# MANE 4240 & CIVL 4240 Introduction to Finite Elements Practical considerations in FEM modeling Prof. Suvranu De.

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MANE 4240 & CIVL 4240 Introduction to Finite Elements Practical considerations in FEM modeling Prof. Suvranu De

Reading assignment: Logan Chap 7 + Lecture notes Summary: Aspect ratio and element shapes Use of symmetry Natural subdivisions at discontinuities Stress equilibrium in FEM solutions

© 2002 Brooks/Cole Publishing / Thomson Learning™ Figure 7-1a (a) Beam with loading: effects of the aspect ratio (AR) illustrated by the five cases with different aspect ratios Aspect ratio = longest dimension/ shortest dimension Aspect ratio and element shapes

© 2002 Brooks/Cole Publishing / Thomson Learning™ Figure 7-1b (b) Inaccuracy of solution as a function of the aspect ratio (numbers in parentheses correspond to the cases listed in Table 7-1)

© 2002 Brooks/Cole Publishing / Thomson Learning™ Figure 7-2 Elements with poor shapes

Avoid abrupt changes in element sizes Abrupt change in element size Gradual change in element size

Examples of how NOT to connect elements

© 2002 Brooks/Cole Publishing / Thomson Learning™ Figure 7-3 Use of symmetry applied to a soil mass subjected to foundation loading (number of nodes = 66, number of elements = 50) (2.54 cm = 1 in., 4.445 N = 1 lb) Use of symmetry in modeling

© 2002 Brooks/Cole Publishing / Thomson Learning™ Figure 7-4 Use of symmetry applied to a uniaxially loaded member with a fillet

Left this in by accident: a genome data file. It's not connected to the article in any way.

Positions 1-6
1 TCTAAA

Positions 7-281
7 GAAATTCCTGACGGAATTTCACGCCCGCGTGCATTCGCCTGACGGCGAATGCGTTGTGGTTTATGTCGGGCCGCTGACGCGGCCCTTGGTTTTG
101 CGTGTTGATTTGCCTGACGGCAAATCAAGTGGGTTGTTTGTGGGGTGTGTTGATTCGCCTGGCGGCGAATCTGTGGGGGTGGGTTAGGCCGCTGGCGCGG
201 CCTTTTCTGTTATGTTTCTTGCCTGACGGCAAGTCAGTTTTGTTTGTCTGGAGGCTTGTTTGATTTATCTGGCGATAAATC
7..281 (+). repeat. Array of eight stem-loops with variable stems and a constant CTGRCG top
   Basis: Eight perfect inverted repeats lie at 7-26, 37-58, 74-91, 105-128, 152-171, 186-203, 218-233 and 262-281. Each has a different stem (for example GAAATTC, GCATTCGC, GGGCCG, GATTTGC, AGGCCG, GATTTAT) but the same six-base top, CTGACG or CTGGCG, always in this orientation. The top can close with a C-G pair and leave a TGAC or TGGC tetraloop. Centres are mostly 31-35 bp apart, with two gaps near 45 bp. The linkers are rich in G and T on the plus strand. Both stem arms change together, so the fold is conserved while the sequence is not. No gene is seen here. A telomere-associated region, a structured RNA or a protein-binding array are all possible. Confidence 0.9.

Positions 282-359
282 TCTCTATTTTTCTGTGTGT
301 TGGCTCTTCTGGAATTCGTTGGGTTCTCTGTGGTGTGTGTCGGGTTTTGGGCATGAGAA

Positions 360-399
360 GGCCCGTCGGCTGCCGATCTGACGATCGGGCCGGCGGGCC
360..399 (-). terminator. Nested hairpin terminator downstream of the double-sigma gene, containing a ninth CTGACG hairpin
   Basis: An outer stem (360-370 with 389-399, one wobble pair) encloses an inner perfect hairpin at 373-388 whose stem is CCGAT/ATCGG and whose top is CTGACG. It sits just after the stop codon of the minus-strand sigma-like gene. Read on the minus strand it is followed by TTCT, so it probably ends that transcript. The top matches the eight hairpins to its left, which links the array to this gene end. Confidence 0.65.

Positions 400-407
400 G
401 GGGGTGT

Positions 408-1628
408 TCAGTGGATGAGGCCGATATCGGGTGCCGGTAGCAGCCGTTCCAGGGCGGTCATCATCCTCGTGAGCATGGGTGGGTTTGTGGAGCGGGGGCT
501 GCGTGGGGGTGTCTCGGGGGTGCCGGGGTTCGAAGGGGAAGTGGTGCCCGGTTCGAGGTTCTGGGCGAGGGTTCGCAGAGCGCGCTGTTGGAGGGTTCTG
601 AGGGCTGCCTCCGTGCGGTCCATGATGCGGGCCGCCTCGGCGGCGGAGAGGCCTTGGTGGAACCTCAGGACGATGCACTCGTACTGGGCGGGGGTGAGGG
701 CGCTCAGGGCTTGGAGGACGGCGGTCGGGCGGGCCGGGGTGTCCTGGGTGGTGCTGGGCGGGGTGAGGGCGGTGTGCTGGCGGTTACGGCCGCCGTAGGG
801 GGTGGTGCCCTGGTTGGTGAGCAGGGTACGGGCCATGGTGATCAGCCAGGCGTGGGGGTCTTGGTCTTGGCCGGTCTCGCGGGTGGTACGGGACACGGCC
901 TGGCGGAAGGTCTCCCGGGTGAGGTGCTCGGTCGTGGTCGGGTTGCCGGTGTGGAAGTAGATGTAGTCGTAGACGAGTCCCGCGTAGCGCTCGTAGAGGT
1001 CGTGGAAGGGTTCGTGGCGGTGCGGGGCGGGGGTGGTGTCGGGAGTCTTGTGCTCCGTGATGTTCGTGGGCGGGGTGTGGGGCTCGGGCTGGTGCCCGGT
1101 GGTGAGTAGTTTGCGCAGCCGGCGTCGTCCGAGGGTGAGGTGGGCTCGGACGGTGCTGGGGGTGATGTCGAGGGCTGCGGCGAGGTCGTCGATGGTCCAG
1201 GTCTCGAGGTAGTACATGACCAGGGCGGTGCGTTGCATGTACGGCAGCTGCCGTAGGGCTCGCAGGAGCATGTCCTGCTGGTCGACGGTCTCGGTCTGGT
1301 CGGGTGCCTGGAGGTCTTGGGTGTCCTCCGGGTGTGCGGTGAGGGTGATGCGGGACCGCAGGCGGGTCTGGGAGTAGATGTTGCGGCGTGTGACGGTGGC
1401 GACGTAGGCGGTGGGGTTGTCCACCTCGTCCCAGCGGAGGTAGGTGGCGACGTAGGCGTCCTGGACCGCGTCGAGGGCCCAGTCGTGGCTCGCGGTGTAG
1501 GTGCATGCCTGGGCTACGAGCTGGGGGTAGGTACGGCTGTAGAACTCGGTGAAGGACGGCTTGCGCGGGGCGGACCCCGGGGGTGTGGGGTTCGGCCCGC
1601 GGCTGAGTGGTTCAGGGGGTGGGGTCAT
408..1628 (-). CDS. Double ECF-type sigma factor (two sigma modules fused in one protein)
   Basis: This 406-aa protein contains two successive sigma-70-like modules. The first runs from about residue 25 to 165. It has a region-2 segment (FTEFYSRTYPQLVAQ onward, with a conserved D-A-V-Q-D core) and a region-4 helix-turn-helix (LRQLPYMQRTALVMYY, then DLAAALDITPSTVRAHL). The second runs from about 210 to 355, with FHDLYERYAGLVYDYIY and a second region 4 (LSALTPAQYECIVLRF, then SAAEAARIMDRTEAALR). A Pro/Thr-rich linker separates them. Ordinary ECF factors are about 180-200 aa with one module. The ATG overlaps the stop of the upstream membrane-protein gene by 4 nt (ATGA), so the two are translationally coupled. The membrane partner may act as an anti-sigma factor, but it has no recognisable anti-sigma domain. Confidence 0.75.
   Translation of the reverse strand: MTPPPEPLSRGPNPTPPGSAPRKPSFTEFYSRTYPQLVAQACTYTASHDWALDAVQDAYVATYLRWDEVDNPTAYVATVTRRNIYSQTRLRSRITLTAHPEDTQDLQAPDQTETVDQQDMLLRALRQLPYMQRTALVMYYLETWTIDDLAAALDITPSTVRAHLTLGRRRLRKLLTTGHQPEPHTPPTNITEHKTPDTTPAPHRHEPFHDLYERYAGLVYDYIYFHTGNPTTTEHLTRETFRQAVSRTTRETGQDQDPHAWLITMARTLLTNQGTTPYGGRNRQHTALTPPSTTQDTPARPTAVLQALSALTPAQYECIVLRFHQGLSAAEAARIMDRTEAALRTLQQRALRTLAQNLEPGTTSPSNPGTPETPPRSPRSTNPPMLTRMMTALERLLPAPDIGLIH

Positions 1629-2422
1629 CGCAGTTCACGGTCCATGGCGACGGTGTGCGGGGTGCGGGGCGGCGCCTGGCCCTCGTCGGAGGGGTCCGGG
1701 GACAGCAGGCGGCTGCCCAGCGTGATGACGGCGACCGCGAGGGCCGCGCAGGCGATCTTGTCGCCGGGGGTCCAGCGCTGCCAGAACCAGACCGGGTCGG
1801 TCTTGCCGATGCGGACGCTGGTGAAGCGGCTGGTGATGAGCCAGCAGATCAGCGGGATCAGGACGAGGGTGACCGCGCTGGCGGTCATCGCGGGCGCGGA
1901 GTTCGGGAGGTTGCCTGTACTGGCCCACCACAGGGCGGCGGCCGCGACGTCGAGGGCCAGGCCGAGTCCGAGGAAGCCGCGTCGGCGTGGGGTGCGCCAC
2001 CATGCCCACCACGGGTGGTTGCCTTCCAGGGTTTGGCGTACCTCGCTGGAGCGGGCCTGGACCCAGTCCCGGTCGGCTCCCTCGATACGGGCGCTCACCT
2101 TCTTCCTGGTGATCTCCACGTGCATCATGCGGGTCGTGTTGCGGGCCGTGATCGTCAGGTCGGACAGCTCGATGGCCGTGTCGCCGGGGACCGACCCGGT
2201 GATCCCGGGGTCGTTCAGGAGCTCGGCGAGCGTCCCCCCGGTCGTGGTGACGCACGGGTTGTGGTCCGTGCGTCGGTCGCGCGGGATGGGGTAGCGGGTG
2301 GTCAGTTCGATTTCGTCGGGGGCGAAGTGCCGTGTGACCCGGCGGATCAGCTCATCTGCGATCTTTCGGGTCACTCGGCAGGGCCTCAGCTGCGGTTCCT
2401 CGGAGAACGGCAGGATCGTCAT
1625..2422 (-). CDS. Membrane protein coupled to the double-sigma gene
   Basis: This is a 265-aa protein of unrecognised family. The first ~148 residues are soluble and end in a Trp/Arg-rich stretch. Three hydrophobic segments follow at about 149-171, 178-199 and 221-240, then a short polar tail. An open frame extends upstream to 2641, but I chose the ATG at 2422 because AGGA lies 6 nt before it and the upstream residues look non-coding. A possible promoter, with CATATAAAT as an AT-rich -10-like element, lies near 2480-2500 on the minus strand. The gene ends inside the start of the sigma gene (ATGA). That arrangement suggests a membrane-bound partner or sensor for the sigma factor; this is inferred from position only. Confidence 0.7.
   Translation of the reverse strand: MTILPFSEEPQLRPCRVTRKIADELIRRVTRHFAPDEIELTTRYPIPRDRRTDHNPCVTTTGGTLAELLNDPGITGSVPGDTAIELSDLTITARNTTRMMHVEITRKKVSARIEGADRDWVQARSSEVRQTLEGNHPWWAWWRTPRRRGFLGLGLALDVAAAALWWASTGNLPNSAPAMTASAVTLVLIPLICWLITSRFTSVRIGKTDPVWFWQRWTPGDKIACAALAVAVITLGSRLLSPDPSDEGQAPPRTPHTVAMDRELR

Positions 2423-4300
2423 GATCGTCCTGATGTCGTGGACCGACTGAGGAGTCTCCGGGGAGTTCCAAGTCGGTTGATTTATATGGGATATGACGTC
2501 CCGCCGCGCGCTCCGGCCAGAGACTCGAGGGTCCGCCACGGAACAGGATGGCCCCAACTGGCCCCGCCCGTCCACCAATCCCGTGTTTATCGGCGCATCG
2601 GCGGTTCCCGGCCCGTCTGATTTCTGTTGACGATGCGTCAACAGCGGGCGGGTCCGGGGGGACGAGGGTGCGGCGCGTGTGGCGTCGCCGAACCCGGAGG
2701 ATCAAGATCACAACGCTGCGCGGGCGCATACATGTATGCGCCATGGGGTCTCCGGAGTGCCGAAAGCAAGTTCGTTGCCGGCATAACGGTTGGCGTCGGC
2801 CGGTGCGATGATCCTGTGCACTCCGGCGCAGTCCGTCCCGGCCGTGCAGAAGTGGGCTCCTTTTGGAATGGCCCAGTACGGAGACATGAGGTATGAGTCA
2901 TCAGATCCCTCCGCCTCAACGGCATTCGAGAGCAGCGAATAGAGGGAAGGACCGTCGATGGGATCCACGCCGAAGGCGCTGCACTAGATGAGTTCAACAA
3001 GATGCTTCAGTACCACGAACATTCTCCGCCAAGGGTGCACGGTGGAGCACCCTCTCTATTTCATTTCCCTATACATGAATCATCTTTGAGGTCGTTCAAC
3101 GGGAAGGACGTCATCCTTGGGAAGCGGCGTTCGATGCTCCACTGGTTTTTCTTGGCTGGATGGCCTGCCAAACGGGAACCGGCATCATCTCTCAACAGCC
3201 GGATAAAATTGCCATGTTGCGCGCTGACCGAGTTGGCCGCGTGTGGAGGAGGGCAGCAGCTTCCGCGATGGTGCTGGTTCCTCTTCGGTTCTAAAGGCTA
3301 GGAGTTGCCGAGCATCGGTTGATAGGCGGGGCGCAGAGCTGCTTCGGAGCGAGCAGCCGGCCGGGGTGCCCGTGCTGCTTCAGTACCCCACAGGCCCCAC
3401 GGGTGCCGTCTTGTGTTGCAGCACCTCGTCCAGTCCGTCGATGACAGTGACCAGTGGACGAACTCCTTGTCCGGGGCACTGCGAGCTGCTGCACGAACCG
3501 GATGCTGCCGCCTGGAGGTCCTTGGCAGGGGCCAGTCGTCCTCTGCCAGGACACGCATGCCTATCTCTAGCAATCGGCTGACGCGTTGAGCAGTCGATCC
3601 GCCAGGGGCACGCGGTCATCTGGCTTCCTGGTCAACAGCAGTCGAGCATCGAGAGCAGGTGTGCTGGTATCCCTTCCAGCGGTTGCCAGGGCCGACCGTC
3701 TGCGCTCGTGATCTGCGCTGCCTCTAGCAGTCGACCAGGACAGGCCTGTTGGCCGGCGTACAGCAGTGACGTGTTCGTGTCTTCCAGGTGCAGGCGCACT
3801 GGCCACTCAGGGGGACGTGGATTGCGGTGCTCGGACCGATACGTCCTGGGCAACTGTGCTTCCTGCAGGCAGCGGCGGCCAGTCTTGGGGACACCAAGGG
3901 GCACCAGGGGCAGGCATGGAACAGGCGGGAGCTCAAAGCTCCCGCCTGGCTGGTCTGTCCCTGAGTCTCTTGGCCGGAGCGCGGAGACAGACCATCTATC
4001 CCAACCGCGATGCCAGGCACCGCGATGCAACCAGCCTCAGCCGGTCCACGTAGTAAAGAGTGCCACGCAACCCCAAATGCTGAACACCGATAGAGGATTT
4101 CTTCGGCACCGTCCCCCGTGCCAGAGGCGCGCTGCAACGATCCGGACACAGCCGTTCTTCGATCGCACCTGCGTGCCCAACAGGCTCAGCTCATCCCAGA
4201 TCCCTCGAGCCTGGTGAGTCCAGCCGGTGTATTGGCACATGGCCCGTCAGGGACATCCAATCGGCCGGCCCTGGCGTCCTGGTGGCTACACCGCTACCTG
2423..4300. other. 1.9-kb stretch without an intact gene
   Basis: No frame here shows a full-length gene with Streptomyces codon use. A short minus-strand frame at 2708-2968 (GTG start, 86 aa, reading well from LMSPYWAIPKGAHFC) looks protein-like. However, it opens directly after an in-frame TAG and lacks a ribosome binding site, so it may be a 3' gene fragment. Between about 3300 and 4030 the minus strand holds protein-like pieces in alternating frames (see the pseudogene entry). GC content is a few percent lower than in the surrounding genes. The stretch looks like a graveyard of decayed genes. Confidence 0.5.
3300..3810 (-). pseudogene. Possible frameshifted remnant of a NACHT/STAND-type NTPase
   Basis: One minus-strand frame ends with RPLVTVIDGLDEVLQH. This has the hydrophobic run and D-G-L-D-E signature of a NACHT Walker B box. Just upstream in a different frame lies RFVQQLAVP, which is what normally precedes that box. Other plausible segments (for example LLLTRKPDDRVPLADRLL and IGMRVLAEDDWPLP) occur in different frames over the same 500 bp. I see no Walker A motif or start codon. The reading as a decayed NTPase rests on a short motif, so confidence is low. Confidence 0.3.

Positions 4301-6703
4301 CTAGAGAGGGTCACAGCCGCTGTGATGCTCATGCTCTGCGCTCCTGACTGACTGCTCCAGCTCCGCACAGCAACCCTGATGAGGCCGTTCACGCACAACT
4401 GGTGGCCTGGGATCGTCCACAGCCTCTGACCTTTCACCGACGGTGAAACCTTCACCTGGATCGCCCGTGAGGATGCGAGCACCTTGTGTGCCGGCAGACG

© 2002 Brooks/Cole Publishing / Thomson Learning™ Figure 7-5 Problem reduction using axes of symmetry applied to a plate with a hole subjected to tensile force

Natural subdivisions at discontinuities

Look before you leap! 1.Check the model that you have developed: Boundary conditions Loadings Symmetry? Element aspect ratios/shapes Mesh gradation 2.Check the results Eyeball Anything funny (nonzero displacements where they should be zero?) Are stress concentrations in places that you expect? Comparison with known analytical solution/literature 3.If you remesh the same problem and analyze, do the solutions converge? (specifically check for convergence in strain energy)

Stress equilibrium in FEM analysis Example: 80cm 1 2 Consider a linear elastic bar with varying cross section P=3E/80 x The governing differential (equilibrium) equation Boundary conditions Analytical solution Eq(1) E: Young’s modulus

Lets us discretize the bar using a 2-noded (linear) bar element. The finite element approximation within the bar is where the shape functions If we incorporate the boundary condition at x=0 Does this solution satisfy the equilibrium equation (Eq 1)?

Conclusion: The FEM displacement field does NOT satisfy the equilibrium equations at every point inside the elements. However, the solution gets better as the mesh is refined.

Stress equilibrium in FEM analysis To obtain exact solution of the mathematical model in solid mechanics we need to satisfy 1. Compatibility 2. Stress-strain law 3. Stress-equilibrium at every point in the computational domain. In a FE model one satisfies the first 2 conditions exactly. But stress-equilibrium is NOT satisfied point wise. Question: Then what is satisfied?